Skip Ribbon Commands
Skip to main content

“I had two choices: have a heart bypass surgery asap or prepare for a heart attack.”

“I’m very lucky to be alive. In April 2016, I had chest pains and breathlessness twice during my regular 8km runs. Both times, I ignored the symptoms and just continued running. Eventually, I went to the National Heart Centre Singapore (NHCS) for a check-up. 

I was shocked when the doctor told me that two of my major cardiac arteries were blocked, one was 60% blocked and the other, 90%. He gave me a choice - have a heart bypass surgery as soon as possible or prepare for a heart attack. Fourteen hours later, I was in the operating theatre having double coronary bypass surgery. Thankfully, I recovered well from the operation and I returned to work five weeks later. 

I am proof that heart problems can affect anyone, regardless of their fitness level or body shape. Before my operation, I was running three times a week and I do not have a family history of heart disease. Yet, I almost had a heart attack.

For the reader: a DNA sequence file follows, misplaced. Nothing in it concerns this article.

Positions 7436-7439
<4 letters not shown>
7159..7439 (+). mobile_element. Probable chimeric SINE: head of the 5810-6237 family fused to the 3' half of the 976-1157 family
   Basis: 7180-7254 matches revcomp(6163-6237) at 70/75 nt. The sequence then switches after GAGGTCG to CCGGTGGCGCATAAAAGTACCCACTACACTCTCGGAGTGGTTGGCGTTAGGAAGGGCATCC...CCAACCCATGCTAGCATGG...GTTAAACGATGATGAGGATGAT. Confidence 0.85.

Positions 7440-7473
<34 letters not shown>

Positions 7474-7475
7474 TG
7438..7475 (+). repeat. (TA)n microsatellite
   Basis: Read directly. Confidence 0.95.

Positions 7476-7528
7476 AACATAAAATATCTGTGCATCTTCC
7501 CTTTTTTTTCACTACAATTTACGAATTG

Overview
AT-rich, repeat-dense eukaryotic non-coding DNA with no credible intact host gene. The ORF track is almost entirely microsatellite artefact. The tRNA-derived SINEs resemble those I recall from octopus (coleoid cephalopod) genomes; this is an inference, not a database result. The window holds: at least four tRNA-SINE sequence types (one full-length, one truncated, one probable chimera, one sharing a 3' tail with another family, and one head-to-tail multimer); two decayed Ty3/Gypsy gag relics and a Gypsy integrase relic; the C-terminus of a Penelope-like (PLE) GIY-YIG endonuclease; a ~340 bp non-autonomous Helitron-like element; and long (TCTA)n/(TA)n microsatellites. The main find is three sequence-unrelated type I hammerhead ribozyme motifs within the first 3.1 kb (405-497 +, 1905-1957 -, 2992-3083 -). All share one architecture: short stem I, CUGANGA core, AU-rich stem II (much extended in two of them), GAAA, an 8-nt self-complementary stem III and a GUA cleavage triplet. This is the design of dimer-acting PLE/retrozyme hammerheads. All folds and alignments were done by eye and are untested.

We’re very fortunate to be living in a time in human history when there are so many medical developments and breakthroughs. Even as life expectancy increases, heart conditions continue to be a leading cause of deaths, not just in Singapore, but worldwide. More research is still needed to find better ways to prevent, diagnose and treat cardiac problems. This is why, after my personal experience, I decided to make a donation to the NHCS Heart To Heart Fund, which supports the advancement of heart research so that hopefully, more lives can be saved. 

The Fund also supports patients in financial need. I grew up in a very poor family. I remember, as a child, going with my mother to an office in Joo Chiat Road to collect a welfare cheque every three months. I know how helpless one can feel in a difficult financial situation. I hope that my contribution will also help relieve some of this financial stress so that patients can focus on their recovery and on living well with chronic heart conditions.” 

- Professor Kishore Mahbubani